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Postactivation potentiation (PAP) mechanisms and responses have a long scientific history. However, to this day there is still controversy regarding the mechanisms underlying enhanced performance after a conditioning activity. More recently, the term postactivation performance enhancement (PAPE) has been proposed with differing associated mechanisms and protocols than with PAP. However, these 2 terms (PAP and PAPE) may not adequately describe all specific potentiation responses and mechanisms and can also be complementary, in some cases. Purpose: This commentary presents and discusses the similarities and differences between PAP and PAPE and, subsequently, elaborates on a new taxonomy for better describing performance potentiation in sport settings. Conclusion: The elaborated taxonomy proposes the formula “Post-[CONDITIONING ACTIVITY] [VERIFICATION TEST] potentiation in [POPULATION].” This taxonomy would avoid erroneous identification of isolated physiological attributes and provide individualization and better applicability of conditioning protocols in sport settings.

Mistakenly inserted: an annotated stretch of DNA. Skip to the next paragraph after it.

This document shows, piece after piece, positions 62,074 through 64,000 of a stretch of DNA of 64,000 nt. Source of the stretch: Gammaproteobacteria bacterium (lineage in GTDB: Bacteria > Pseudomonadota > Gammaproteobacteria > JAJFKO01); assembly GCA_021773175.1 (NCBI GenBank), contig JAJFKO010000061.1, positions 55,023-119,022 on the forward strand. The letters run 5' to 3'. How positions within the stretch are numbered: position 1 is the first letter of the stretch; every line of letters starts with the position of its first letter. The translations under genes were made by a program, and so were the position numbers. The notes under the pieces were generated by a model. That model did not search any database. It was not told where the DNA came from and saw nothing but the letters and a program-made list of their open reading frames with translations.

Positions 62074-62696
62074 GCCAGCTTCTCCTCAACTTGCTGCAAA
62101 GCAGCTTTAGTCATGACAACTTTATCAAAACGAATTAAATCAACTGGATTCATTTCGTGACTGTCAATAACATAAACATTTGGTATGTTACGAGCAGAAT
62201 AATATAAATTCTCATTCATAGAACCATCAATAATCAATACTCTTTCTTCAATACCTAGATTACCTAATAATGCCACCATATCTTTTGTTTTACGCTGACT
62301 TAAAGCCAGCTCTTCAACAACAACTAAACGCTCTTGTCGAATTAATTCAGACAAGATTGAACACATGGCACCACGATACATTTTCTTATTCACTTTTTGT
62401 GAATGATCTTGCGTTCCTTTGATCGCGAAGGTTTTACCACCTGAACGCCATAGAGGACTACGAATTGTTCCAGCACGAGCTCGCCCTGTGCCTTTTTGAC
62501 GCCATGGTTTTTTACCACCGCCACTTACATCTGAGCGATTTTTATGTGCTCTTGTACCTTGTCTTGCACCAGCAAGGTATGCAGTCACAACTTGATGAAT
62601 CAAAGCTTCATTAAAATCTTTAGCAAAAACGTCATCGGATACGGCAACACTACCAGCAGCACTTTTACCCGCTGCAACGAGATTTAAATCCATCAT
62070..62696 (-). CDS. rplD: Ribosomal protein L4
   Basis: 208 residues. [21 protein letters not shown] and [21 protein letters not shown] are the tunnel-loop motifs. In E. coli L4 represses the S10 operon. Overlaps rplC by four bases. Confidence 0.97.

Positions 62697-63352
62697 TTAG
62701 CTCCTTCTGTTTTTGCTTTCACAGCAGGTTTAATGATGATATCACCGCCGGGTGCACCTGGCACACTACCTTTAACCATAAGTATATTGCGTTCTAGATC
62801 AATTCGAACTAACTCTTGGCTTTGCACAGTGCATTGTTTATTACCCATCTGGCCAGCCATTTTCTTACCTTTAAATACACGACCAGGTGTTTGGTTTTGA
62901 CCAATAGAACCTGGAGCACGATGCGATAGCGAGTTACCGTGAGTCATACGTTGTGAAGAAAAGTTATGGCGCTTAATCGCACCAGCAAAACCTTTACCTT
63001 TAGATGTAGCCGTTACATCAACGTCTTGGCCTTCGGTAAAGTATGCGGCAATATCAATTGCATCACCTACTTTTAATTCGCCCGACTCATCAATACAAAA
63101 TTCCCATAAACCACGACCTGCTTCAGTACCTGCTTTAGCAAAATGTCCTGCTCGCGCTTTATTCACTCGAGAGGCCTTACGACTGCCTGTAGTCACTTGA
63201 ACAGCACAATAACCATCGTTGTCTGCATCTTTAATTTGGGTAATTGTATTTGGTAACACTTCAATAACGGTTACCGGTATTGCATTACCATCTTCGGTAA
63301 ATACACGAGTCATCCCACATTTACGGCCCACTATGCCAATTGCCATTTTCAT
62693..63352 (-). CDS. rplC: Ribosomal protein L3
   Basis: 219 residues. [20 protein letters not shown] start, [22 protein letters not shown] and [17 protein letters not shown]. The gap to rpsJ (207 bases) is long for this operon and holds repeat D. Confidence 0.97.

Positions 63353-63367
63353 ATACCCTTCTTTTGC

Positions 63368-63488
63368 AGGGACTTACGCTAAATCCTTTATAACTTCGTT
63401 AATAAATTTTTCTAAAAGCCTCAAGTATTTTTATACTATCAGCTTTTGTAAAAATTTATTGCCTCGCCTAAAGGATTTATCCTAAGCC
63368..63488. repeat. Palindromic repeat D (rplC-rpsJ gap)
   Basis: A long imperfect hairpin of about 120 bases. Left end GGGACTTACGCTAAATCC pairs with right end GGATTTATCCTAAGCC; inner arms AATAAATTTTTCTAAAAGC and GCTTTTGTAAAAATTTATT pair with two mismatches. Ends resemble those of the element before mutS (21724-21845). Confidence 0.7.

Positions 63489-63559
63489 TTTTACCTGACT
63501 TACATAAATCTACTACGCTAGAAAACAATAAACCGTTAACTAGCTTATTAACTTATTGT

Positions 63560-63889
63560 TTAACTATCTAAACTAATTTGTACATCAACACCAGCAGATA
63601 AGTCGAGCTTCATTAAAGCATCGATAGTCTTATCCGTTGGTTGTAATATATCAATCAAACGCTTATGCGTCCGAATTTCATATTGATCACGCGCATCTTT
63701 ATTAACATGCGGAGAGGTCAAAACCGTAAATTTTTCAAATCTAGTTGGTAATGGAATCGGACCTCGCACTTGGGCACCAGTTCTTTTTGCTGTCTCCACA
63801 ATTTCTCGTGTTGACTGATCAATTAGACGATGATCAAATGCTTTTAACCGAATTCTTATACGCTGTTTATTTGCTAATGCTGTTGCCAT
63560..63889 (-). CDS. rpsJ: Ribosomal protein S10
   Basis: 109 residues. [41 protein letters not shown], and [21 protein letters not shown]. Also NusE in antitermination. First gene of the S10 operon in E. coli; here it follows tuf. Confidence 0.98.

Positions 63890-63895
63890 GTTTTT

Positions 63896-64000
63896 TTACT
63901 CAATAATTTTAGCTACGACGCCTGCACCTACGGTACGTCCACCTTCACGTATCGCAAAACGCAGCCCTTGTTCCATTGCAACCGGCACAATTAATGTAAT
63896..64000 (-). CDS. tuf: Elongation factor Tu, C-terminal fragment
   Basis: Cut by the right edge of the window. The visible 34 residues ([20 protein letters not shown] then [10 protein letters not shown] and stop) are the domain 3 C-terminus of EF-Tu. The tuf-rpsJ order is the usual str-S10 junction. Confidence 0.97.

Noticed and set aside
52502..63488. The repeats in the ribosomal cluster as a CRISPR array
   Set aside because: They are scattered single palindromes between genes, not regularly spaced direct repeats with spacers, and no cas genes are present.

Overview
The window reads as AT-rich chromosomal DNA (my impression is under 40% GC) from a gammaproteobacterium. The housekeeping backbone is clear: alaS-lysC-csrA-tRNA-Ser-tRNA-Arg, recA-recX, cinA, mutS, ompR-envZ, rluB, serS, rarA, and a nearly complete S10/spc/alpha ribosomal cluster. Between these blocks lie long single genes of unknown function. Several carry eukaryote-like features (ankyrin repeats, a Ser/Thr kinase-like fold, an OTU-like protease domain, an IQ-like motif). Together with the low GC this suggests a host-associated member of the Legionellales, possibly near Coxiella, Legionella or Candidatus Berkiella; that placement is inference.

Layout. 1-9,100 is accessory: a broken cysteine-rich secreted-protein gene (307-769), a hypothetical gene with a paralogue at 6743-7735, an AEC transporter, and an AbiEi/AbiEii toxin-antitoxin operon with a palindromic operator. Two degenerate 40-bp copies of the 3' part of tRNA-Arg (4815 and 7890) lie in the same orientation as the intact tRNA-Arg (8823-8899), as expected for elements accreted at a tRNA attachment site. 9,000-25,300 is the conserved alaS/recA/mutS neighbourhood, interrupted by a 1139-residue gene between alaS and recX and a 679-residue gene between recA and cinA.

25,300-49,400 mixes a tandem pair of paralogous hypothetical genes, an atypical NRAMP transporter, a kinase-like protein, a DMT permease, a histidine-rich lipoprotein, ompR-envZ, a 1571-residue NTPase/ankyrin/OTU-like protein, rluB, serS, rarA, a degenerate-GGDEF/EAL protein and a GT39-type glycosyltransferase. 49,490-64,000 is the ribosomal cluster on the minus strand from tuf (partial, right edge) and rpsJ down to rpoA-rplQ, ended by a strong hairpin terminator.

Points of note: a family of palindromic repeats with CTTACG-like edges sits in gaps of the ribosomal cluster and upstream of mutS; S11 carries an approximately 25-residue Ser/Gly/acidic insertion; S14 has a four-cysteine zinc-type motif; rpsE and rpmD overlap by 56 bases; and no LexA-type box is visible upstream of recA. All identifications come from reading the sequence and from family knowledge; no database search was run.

Boullosa is with the INISA, Federal University of Mato Grosso do Sul, Campo Grande, Brazil. Beato is with the School of Health and Sports Sciences, University of Suffolk, Ipswich, United Kingdom. Dello Iacono is with the Inst of Clinical Exercise and Health Science, School of Health and Life Sciences, University of the West of Scotland, Hamilton, United Kingdom. Cuenca-Fernández is with the Dept of Physical Education and Sports, Faculty of Sport Sciences, University of Granada, Granada, Spain. Doma is with the College of Healthcare Sciences, James Cook University, Townsville, QLD, Australia. Schumann is with the Dept of Molecular and Cellular Sports Medicine, German Sports University, Cologne, Germany. Zagatto is with the Dept of Physical Education, Sao Paulo State University (UNESP), Bauru-SP, Brazil. Loturco is with the Nucleus of High Performance in Sport, São Paulo, Brazil, and the University of South Wales, Pontypridd, Wales, United Kingdom. Behm is with the School of Human Kinetics and Recreation, Memorial University of Newfoundland, St John’s, NL, Canada.

Boullosa (daniel.boullosa@gmail.com) is corresponding author.
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